Issues in Qualitative Sociology: Subjective and Objective Idealism as Sociological Perspectives, Interpretive Social Causation and its Relevance to Social Problems, and the Question of a Value-Free Sociology
Prof. Leon Warshay.
The emergence of qualitative (idealist) sociology to near equal status with the, heretofore, dominant quantitative (empiricist, positivist) sociology indicates a reemphasis on sociology’s humanistic subject matter implying a more diverse sociological methodology. Three examples of this trend are presented: (1) An emphasis on subjective idealism and objective idealism as legitimate sociological perspectives; (2) A broadening of causation beyond its mechanical sense to include an interpretive sense, particularly applicable to social problems, and; (3) An argument that a value-free sociology is not confined to neo-positivism but also fits an idealist context.
Both subjective and objective idealists have accentuated the humanistic side of sociology, emphasizing both consciousness (intentions and values) of individuals and the phenomenal worlds and value systems of large social units such as societies.
An idealist view of causation goes beyond mechanical causation to include interpretive dimensions (intentions and evaluations). Interpretive causation implies choices for individuals and social units and praise or blame for their actions. This has consequences for the conception of social problems: To the degree that people have real choices, they can be held responsible for their actions. The alternative, always holding society responsible for one’s plight, is a mechanical (one-way) causation that denies human choice and responsibility.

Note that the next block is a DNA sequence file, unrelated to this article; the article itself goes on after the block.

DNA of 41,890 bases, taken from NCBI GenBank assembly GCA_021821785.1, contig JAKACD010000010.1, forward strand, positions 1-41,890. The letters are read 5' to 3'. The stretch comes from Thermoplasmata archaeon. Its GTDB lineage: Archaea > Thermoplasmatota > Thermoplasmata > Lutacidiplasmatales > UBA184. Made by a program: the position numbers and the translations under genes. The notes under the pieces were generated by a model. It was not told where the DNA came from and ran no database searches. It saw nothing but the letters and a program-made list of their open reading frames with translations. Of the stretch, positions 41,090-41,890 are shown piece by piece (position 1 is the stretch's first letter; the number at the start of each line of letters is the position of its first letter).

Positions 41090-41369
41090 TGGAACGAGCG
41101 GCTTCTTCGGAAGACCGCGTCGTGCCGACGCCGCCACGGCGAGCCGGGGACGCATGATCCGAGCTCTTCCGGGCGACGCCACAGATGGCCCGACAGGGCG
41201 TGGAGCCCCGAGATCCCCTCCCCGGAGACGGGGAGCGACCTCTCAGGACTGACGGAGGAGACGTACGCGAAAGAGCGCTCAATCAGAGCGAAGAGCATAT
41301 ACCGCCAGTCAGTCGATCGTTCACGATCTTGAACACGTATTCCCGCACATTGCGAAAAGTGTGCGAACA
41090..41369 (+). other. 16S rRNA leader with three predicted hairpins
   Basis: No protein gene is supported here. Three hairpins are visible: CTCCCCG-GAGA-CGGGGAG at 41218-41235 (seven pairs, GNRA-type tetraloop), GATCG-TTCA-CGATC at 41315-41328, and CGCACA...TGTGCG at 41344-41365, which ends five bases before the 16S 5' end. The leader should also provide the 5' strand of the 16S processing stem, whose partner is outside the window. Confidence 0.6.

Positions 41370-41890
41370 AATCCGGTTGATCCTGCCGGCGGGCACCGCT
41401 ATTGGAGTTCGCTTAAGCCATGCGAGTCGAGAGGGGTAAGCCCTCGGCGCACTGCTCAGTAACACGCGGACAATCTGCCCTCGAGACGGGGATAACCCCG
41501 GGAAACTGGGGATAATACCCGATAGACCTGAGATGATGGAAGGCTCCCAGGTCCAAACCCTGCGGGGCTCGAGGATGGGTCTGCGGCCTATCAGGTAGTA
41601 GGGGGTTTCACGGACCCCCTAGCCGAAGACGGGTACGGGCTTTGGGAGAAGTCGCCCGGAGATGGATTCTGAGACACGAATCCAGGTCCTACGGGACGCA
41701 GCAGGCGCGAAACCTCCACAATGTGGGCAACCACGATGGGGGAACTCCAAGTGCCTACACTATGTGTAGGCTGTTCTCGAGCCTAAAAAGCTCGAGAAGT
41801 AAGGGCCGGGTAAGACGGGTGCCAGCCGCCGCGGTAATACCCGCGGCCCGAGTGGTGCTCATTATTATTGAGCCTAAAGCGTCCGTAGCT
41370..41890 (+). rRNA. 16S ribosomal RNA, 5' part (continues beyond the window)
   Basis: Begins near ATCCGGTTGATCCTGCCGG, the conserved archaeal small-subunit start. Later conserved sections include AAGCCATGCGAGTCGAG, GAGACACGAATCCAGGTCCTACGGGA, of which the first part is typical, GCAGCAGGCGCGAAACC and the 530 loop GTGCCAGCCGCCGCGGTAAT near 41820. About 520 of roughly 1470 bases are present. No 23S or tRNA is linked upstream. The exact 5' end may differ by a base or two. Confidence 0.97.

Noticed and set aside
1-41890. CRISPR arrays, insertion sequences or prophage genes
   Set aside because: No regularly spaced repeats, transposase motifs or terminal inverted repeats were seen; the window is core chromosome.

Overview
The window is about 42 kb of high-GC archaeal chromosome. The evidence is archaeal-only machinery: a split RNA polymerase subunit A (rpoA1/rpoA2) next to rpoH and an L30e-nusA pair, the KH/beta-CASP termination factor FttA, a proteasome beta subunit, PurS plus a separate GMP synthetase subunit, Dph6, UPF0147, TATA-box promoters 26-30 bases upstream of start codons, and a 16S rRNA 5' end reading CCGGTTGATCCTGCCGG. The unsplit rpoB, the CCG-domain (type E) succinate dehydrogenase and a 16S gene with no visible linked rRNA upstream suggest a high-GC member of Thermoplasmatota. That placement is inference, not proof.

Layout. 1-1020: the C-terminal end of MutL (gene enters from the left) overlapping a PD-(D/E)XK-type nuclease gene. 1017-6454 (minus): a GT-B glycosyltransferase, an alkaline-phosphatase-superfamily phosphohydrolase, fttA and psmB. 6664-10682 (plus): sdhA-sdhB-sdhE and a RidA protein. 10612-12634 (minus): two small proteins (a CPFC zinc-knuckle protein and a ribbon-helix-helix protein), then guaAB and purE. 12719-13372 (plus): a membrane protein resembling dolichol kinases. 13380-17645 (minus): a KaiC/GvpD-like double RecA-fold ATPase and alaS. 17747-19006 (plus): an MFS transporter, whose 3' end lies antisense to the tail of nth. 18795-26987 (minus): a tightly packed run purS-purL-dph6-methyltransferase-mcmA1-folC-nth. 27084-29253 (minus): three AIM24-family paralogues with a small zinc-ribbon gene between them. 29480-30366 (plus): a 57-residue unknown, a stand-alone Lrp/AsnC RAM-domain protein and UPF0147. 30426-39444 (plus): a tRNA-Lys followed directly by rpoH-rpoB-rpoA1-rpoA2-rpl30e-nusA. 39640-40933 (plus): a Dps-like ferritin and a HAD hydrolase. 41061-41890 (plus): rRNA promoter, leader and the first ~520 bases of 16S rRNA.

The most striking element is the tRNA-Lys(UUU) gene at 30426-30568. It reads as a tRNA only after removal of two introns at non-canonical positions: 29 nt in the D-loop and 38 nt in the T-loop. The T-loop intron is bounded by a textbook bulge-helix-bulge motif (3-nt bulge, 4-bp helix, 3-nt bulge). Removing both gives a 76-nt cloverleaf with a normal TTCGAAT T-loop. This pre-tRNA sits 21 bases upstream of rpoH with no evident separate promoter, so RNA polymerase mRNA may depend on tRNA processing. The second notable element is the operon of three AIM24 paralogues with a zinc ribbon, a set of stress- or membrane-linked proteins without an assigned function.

Moreover, interpretive social causation has implications for ethical neutrality in that a value-free sociology does not necessarily require a neo-positivist (e.g., George Lundberg) perspective but can also be lodged in a (Weberian) humanist context.
Prof. Leon Warshay (United States)
Department of Sociology
Wayne State University
MA, University of Chicago; PhD, University of Minnesota.
(Virtual Presentation, English)